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For the last eight years of her 30-year career in banking, Melinda worked in the compliance department of a small community bank in Florida. Yet, when we spoke to her last year, she told us she expected to soon lose her job. Her customers were struggling. Many lost their jobs as the coronavirus pandemic sent the economy into a tailspin, and their bills were quickly piling up. In response, they were withdrawing money and closing their accounts left and right. The bank’s initial response to the growing desperation of many customers was to double down on sales and fees to make up for lost profits. She told us, “Everybody’s been asked to contact their customers, offer all the products we have…trying to reach out to new customers to offer products, offer loans.”
But despite possible pending unemployment and the bank’s inability or unwillingness to help out many of its customers, Melinda remained dutifully committed and loyal to her employer. “I really have nothing negative to say. The bank’s been doing a great job…I’d be lying to you if I told you [otherwise]. They just have exceeded on the expectations.”
We met Melinda when, in March and April 2020, our team of researchers at the University of Michigan School of Social Work interviewed 41 bank employees from around the country. We wanted to know what these bank employees made of their experiences during this period. What was the bank doing differently in response to the pandemic’s increasingly abnormal circumstances? Did the actions of the bank alter how they felt about their employers? When we began our interviews, fewer than 100 people were known to have died of Covid-19 in the United States. By the time we ended, the death toll was approaching 60,000. It’s now more than 450,000.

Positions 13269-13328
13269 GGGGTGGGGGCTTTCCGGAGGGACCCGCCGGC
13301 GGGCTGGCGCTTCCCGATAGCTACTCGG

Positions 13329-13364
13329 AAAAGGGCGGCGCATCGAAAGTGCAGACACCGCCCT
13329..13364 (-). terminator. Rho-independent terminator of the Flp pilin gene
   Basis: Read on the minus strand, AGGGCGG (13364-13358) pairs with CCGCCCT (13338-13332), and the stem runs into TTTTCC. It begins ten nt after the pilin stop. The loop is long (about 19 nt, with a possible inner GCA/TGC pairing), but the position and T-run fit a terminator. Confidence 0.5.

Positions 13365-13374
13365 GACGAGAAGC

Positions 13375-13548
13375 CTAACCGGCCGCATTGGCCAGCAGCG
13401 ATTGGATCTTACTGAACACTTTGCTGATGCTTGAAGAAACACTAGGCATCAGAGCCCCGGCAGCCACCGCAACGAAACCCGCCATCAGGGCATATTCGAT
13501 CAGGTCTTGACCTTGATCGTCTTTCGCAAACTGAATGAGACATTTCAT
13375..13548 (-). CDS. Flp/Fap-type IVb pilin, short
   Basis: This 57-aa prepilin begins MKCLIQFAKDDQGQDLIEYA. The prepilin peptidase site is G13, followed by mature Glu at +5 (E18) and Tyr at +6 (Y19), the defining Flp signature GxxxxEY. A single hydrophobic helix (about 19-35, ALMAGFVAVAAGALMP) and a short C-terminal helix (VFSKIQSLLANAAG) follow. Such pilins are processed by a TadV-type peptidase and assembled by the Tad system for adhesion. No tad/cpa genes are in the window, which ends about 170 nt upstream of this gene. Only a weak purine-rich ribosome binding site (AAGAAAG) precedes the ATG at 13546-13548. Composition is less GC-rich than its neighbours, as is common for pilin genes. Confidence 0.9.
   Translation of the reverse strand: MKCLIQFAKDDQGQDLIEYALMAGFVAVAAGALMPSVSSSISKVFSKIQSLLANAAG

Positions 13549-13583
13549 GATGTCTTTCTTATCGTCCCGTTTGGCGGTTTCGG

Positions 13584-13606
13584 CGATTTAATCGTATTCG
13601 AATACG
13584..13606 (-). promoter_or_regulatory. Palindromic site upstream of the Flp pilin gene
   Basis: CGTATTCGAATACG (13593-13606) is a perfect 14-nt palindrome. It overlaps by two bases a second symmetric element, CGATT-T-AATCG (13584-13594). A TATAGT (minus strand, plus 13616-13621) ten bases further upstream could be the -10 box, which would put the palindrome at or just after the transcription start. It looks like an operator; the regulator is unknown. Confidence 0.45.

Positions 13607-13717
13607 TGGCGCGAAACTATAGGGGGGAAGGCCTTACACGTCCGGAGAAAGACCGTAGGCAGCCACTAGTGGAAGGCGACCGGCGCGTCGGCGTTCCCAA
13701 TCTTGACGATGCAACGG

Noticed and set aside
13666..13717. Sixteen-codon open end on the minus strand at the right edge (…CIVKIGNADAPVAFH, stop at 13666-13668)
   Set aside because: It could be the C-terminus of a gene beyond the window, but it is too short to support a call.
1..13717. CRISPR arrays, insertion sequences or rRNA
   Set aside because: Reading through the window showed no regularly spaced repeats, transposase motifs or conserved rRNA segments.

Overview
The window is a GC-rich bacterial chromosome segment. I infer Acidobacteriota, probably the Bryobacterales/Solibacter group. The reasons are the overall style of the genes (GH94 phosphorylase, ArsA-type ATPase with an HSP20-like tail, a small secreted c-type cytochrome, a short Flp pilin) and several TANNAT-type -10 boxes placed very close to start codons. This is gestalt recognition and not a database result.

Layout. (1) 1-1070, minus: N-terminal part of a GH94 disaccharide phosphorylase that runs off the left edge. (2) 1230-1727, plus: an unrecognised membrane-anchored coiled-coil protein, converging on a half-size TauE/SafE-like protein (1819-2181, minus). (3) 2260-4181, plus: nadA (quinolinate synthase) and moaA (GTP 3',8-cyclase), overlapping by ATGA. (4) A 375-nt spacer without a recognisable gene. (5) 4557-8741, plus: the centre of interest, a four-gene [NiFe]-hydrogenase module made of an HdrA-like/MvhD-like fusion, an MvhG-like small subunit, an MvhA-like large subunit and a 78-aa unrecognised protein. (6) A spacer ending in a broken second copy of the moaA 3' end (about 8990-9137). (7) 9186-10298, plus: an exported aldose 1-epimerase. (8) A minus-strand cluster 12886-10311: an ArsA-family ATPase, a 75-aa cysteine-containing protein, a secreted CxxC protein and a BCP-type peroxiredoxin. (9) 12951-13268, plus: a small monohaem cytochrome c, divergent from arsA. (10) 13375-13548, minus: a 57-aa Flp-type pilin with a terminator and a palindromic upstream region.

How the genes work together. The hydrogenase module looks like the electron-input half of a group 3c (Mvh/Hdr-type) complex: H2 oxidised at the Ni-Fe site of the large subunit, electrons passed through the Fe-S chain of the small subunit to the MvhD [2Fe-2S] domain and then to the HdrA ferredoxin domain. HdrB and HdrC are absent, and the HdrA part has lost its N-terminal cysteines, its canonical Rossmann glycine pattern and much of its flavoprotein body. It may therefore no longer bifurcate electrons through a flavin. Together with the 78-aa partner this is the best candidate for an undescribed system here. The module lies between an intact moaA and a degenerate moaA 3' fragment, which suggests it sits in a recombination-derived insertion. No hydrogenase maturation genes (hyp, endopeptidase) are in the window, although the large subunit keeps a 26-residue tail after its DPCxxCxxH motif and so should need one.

Throughout the period, even as both public health and economic conditions worsened, banks continued to command their employees’ loyalty. This is despite the fact that banks have, for decades, routinely sacrificed employees and customers to protect their bottom lines and continued to do so during the pandemic. From the beginning of the pandemic in early 2020, banks have laid off employees while recording record profits, siphoned money out of customers’ economic stimulus checks to pay debts from overdraft fees, and discriminated against Black and other minority-owned businesses in processing loan applications for the Paycheck Protection Program (PPP). Their actions have contributed to the so-called K-shaped recovery, where the wealthy and well-off continue to prosper, while many lower-income households are experiencing economic disaster.